• Non-commissioned officers may continue to have the power to fire.
  • Arrested persons should be handed over to the civil police.
  • The Union government should set up an independent grievances cell in each district where the Act is in force.
  • The Second Administrative Reforms Commission headed by then Union law minister M Veerappa Moily also recommended that AFSPA should be repealed and its essential provisions should be incorporated in the UAPA. If this course of action is adopted, it would be a retrograde step that will substantially harm the national cause.
  • Extraordinary situations require special handling. As the army does not have any police powers under the Constitution, it is in the national interest to give it special powers for operational purposes when it is called upon to undertake counter-insurgency operations in disturbed areas. Hence, the promulgation of AFSPA along with the Disturbed Areas Act is inescapable.
Army personnel must be given immunity but such immunity must not be absolute, nor is it so under the present AFSPA.

The central government can and has sanctioned prosecution where prima faciecases existed.

Without these powers, commanding officers and young company commanders are likely to follow a wait-and-watch approach rather than actively pursue hardcore terrorists with enthusiasm and risk being embroiled in long-drawn litigation, which may be based on false allegations.

On its part, the army must make it mandatory for its battalions to take police personnel and village elders along for operations which involve the search of civilian homes and the seizure of private property.

The practical problems encountered in ensuring transparency in counter-insurgency operations must be overcome by innovative measures.

The army must be completely transparent in investigating allegations of violations of human rights and bringing the violators to speedy justice. Exemplary punishment must be meted out where the charges are proved.

Brigadier Gurmeet Kanwal (retd) is Distinguished Fellow, Institute for Defence Studies and Analyses, New Delhi.
 

mayfair

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Brigadier Gurmeet Kanwal (retd) is Distinguished Fellow, Institute for Defence Studies and Analyses, New Delhi.
Will wonders ever cease? Is this the same Brigadier Gurmeet Kanwal of "Let's withdraw from Siachen" fame? The father of the "esteemed" Rahul Kanwal of India Today?
 

vampyrbladez

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It was a mishap bro from both sides tbh, they had hunting rifles which Para SF took for insurgents. And imho Army could be withdrawn from NE now, AR, CRPF and State police can handle it while SF restricting itself to CBR and HVT Raids.
No withdrawal of AFSPA. It's the only thing preventing Narco Terror from rising in NE. Chinese synthetic drugs will flood the region.

Army needs to know we have their backs and AFSPA is key here.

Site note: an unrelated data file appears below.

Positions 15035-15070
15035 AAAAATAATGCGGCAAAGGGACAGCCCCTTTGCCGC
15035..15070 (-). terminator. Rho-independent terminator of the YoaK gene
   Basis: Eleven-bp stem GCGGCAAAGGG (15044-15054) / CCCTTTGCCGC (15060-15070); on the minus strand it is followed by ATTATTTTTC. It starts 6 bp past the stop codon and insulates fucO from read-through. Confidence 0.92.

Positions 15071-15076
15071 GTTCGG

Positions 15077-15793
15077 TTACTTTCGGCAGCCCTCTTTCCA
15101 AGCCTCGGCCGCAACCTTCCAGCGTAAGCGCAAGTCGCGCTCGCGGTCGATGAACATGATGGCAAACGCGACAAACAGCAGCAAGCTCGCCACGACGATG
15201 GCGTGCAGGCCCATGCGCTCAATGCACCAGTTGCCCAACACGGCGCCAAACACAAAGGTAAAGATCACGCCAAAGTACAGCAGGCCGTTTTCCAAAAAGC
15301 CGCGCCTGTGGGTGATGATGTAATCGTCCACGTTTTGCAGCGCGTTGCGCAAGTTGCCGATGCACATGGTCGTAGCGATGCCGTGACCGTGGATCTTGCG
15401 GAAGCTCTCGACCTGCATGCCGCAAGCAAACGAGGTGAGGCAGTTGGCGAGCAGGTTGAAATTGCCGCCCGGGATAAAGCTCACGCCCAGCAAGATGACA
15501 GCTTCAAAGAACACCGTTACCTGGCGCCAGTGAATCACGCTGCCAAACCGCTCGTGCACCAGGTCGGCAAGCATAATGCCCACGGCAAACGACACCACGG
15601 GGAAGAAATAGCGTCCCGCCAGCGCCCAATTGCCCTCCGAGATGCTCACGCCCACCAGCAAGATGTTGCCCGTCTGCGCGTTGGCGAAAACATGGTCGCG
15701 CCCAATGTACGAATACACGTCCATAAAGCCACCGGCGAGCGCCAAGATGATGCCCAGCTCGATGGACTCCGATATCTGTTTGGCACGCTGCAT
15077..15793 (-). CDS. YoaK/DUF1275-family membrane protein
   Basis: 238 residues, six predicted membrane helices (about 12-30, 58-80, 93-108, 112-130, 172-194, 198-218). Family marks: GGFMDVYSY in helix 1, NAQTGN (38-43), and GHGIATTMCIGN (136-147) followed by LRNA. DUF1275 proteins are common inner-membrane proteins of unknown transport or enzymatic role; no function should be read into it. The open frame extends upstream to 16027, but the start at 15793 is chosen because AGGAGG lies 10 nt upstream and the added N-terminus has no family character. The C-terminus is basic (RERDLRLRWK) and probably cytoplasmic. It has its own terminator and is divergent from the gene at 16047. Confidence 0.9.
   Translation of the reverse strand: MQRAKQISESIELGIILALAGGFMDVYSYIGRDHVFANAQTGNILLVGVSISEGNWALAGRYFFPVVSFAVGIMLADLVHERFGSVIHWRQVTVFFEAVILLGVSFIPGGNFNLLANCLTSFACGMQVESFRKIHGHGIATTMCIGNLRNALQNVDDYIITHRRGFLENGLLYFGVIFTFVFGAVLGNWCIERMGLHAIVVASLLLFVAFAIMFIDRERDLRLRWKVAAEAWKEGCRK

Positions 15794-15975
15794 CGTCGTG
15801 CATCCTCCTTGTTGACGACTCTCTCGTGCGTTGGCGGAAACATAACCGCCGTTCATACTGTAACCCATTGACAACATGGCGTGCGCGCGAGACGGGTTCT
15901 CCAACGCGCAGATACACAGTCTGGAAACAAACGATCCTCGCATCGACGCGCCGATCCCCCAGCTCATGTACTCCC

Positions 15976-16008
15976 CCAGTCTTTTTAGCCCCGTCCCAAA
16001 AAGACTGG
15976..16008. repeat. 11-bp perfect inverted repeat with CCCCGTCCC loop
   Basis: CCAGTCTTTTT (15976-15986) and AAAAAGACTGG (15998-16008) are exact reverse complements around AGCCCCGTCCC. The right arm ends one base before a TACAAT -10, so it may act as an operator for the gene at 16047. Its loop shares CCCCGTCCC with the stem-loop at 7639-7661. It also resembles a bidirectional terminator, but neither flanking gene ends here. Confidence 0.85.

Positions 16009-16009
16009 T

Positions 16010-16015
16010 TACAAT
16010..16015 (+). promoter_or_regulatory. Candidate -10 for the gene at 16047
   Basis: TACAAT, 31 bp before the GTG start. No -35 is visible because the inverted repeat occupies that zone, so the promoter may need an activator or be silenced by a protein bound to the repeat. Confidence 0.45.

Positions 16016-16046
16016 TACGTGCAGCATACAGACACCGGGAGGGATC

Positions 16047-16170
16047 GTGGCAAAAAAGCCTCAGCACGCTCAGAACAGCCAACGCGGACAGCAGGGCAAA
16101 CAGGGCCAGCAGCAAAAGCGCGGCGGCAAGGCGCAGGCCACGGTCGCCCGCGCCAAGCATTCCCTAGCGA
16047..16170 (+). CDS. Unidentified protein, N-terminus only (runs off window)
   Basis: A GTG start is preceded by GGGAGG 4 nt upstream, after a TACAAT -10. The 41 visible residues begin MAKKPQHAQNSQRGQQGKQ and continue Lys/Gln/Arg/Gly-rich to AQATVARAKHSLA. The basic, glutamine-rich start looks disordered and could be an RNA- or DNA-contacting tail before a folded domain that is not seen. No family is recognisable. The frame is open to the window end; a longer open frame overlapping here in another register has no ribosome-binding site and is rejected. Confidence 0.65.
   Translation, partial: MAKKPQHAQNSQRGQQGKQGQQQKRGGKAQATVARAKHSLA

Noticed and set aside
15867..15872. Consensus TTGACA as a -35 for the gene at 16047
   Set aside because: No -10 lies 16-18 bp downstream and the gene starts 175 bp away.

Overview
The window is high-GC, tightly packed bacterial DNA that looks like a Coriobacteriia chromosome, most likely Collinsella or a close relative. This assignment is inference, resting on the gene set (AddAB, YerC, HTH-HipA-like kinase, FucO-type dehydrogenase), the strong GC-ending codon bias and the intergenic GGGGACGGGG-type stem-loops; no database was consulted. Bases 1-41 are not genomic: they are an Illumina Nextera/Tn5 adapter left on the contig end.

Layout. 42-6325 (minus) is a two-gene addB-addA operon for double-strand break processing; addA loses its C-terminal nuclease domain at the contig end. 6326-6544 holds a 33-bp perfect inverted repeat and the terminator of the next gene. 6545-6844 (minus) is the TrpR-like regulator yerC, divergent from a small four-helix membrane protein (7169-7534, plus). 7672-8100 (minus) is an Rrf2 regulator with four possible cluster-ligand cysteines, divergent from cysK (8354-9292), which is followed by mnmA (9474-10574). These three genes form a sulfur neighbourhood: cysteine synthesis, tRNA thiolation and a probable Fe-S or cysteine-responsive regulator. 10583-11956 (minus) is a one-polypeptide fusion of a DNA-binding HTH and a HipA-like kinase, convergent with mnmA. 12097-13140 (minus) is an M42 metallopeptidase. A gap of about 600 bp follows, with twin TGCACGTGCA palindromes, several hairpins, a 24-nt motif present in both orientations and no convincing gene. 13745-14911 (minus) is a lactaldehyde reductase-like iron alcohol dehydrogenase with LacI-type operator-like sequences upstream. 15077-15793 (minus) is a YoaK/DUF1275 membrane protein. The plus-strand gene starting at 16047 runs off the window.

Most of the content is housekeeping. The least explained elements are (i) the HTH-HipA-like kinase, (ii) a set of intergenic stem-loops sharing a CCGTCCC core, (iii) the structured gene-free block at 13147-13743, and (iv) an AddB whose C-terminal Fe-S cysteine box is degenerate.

angryIndian

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No withdrawal of AFSPA. It's the only thing preventing Narco Terror from rising in NE. Chinese synthetic drugs will flood the region.

Army needs to know we have their backs and AFSPA is key here.
Pal, things needs to cool down as things have gone from bad to worse.

Many here are just too juvenile to understand the gravity of this unfolding crisis.

This one single incident has undone decades of goodwill achieved and hard work done by our military,political leadership and intelligence agencies.

As thing stands,the government has no options but to repeal AFSPA.
 

Op Kahuta

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Pal, things needs to cool down as things have gone from bad to worse.

Many here are just too juvenile to understand the gravity of this unfolding crisis.

This one single incident has undone decades of goodwill achieved and hard work done by our military,political leadership and intelligence agencies.

As thing stands,the government has no options but to repeal AFSPA.
Or what? The "innocent" naga people will again burn a camp of AR? Kill and injure our soldiers? The army is using max restraint and they won't fire at terrorist sympathizers unless they try something(not saying all are terrorist sympathizers there majority may be not but that mob sure had radicals in it). So let them protest against afspa, sure as shit the centre won't repeal it as it concerns national security.
 

Fire and groove

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Or what? The "innocent" naga people will again burn a camp of AR? Kill and injure our soldiers? The army is using max restraint and they won't fire at terrorist sympathizers unless they try something(not saying all are terrorist sympathizers there majority may be not but that mob sure had radicals in it). So let them protest against afspa, sure as shit the centre won't repeal it as it concerns national security.
Or what? The "innocent" naga people will again burn a camp of AR? Kill and injure our soldiers? The army is using max restraint and they won't fire at terrorist sympathizers unless they try something(not saying all are terrorist sympathizers there majority may be not but that mob sure had radicals in it). So let them protest against afspa, sure as shit the centre won't repeal it as it concerns national security.
"Max restraint" kinda fell out of the window for the people when we gunned down a truck of civvies. And it's not really a good outlook if your idea of max restraint is the military not straight up depopulating villages.